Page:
During my 2012 book tour for Get Your Pitchfork On!, Process Media then-publicity maven Carrie Schaff set me up with a contact in Wisconsin. I was super-excited to go to Milwaukee because 1.) I attended first grade at General Mitchell Elementary, south of town, and 2.) Supper clubs. Have I written about supper clubs? I really need to. This blog post is the closest I’ve come. Anyway, I didn’t know my hostess from Eve, but I figured someone 1.) from Milwaukee 2.) who’s a friend of my publisher has got to be cool.
“Cool” does not begin to describe Christina Ward. This braided-hair badass babe set me up for my reading in a cozy bar that was at once retro and modern, and then brought me to her favorite supper club, The Packing House.
The best we could do … me in front of The Packing House
Christina is an artist and all-around domestic goddess. She is a bona fide Master Canner (ahem, Food Preserver) in the State of Wisconsin. So we should all thank our lucky stars that she agreed to wrote a guest post! About canning, of course!
Canning’s Great Comeback
By Christina Ward
Part I: History of Food Preservation in America
Before the advent of pumpkin-spice everything, fall was about harvesting and storing the results of hard-won gardening. There are many types of food preservation, but canning is on the comeback and I couldn’t be more thrilled.
See, I’m the Master Food Preserver for my county. (Milwaukee County, Wisconsin). Aside from the ridiculous title, I actually serve as the resident expert on all things food preservation. Your jelly won’t set? Yup, I get that call. Your pickles are soggy? I can help. Your friend’s aunt who told you about her cousin’s sister-in-law who lost an eye using a pressure canner? I can dispel your fears and tell you the exactly correct way to operate one. (Hint: Think of it as a tool; just like with a hammer, if you do it wrong you’ll do damage.)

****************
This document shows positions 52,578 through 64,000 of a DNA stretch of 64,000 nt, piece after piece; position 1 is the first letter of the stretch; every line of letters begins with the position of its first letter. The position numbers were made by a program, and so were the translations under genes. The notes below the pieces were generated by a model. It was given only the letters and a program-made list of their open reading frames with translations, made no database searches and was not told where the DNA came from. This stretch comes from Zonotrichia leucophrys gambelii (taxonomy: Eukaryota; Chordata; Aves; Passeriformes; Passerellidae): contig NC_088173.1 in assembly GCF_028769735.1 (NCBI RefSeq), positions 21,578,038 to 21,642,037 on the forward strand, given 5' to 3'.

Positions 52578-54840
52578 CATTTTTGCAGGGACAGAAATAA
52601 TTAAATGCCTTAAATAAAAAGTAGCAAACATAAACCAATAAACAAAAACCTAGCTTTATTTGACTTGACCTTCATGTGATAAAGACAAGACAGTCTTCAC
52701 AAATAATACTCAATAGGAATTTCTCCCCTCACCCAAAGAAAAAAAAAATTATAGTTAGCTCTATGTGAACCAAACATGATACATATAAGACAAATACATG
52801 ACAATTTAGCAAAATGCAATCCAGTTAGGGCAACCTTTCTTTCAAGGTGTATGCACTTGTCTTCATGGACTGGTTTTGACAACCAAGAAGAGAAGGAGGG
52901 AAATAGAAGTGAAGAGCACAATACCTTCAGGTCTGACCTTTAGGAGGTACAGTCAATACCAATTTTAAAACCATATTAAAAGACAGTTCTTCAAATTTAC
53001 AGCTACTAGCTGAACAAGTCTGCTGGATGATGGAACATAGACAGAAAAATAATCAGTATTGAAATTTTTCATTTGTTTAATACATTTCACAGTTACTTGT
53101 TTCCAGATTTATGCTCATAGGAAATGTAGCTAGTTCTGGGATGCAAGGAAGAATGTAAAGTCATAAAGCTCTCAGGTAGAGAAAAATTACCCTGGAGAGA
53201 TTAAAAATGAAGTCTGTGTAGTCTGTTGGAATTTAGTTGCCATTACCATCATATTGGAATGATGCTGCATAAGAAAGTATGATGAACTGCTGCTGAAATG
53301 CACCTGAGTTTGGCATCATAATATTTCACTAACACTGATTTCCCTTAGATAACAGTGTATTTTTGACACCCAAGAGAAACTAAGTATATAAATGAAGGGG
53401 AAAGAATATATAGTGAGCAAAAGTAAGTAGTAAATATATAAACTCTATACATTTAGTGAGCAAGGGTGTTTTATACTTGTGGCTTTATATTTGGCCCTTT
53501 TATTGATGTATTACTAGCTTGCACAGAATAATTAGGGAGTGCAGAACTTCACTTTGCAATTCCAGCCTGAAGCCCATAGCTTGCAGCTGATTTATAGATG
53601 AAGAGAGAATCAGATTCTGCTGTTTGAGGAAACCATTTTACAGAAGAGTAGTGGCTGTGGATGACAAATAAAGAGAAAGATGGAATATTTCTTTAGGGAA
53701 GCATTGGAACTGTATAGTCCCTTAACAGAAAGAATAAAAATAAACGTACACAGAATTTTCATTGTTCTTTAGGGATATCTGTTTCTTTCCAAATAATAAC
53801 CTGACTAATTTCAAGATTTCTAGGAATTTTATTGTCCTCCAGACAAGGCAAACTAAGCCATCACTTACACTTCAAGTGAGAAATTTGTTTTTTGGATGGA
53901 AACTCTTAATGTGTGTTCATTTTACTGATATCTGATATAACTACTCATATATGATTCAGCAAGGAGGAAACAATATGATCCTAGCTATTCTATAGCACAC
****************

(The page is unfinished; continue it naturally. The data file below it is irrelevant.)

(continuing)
The Master Food Preserver is part of the larger university-extension programs, which are vestiges from our Land-Grant Universities. (Thank you, Congressman Morrill of Vermont.) Passed in 1862, the Morrill Act designated newly stolen Native American lands to be sold for the purpose of funding educational institutions focused on Engineering and Agriculture. One of the goals of these new universities was to serve as an incubator for ideas and training for the westward expansion, and to teach migrating farmers the latest and greatest Ag science practices. As well as use those actual farmers as living laboratories.
Wisconsin led the nation in both Ag research and working with farmers and their families. The Wisconsin-Extension program was formally introduced in 1907 and became a model for the rest of the country. The Extension trained people in their communities on the best practices for growing, seed selection, animal husbandry, stock selection and nutrition, slaughter, as well as home services, like safe food-preservation techniques. These folks would be chosen for their knowledge, standing in the community, and commitment to volunteerism. And that holds true to this day.